By Sal Bommarito
A contentious battle for control of Sumner Redstone’s $42 billion media empire has been percolating for some time. The travails of his family should be a warning to all wealthy and prominent individuals regarding the transfer of power, money and businesses at the end of their lives.
Mr. Redstone is the 92 year-old founder of National Amusements whose mental competency is being challenged, from two perspectives. The immediate issue is that he recently signed papers that dismissed his long-time lover, companion and caregiver. For years, Manuela Herzer exercised significant influence over Redstone’s personal and medical decisions.
Redstone’s “ostracized” daughter, Shari Redstone, challenged the authority of Ms. Herzer. The latter claimed that Mr. Redstone was not competent to change his existing relationship with her.
Additionally, Redstone’s estate papers were amended. They formerly bequeathed one of Redstone’s mansions and millions of dollars to Herzer. No longer will Herzer receive anything from Redstone as a judge ruled in favor of Shari Redstone. Already, Herzer has received millions of dollars of benefits from her former benefactor. In response to the judge’s decision, Herzer has filed a $100 million suit against all those who opposed her.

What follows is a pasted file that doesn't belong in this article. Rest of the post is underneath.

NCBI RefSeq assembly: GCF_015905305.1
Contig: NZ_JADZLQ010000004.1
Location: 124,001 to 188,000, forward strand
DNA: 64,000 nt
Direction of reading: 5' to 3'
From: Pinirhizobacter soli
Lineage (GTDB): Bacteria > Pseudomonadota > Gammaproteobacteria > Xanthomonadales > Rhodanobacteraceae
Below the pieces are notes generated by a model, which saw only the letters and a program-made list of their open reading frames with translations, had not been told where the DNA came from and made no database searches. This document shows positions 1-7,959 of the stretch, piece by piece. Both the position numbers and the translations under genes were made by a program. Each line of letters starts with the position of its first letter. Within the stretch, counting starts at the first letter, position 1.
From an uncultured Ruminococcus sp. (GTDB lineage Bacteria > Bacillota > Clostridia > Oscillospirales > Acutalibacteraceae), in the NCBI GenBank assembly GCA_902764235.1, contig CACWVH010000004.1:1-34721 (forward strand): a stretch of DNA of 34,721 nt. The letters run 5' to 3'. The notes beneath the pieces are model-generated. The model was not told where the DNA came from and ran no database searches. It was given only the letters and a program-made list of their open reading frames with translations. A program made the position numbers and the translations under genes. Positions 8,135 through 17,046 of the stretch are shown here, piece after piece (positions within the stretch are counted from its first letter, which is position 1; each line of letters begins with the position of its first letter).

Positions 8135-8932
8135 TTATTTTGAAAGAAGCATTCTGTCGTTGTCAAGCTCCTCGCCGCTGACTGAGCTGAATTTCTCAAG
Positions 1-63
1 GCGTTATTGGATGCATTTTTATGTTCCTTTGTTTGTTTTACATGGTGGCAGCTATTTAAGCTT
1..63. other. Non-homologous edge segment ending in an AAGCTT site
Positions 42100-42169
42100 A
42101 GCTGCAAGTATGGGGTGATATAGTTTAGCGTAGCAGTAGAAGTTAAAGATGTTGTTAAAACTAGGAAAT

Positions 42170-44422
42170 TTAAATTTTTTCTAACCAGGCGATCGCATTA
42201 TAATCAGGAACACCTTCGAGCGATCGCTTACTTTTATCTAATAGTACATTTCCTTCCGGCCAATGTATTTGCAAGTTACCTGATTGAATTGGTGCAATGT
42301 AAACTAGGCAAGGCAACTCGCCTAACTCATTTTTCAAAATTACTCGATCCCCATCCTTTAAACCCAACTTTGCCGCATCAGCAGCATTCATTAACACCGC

From a corporate perspective, new legal jockeying is surely down the road. Viacom and CBS are two of National Amusement’s largest assets; both are publicly traded. Recently, Mr. Redstone was forced out of current management even while he continues to be the controlling shareholder in both companies. Last year, Redstone received $2 million of compensation, down from $13 million in 2014.
Redstone’s mental capacity has been in question for some time. As part of the aforementioned legal actions involving his caregiver, Redstone was interviewed and deemed to be suffering from dementia. The tape of his interview for the trial was critical to the judge’s decision to rule in favor of Shari Redstone, and it could be critical in a growing effort to take away all managerial control of Viacom and CBS from Mr. Redstone.
What’s interesting about this situation is that it depicts the problems for many people when a loved one or family member’s mental capacity declines. Decisions made by the people in their twilight years are subject to challenge by relatives and business colleagues. Unscrupulous opportunists often try to take advantage of a person’s ability to make sound decisions.
When money, even minuscule amounts compared to Redstone’s fortunes, is involved, comity in families can be disrupted and pit one child against another, and one business colleague against another.
The morale of the Redstone’s imbroglio is that the potential disruptions that can occur when a prominent person experiences dementia, and subsequently dies, should be considered long before these events occur.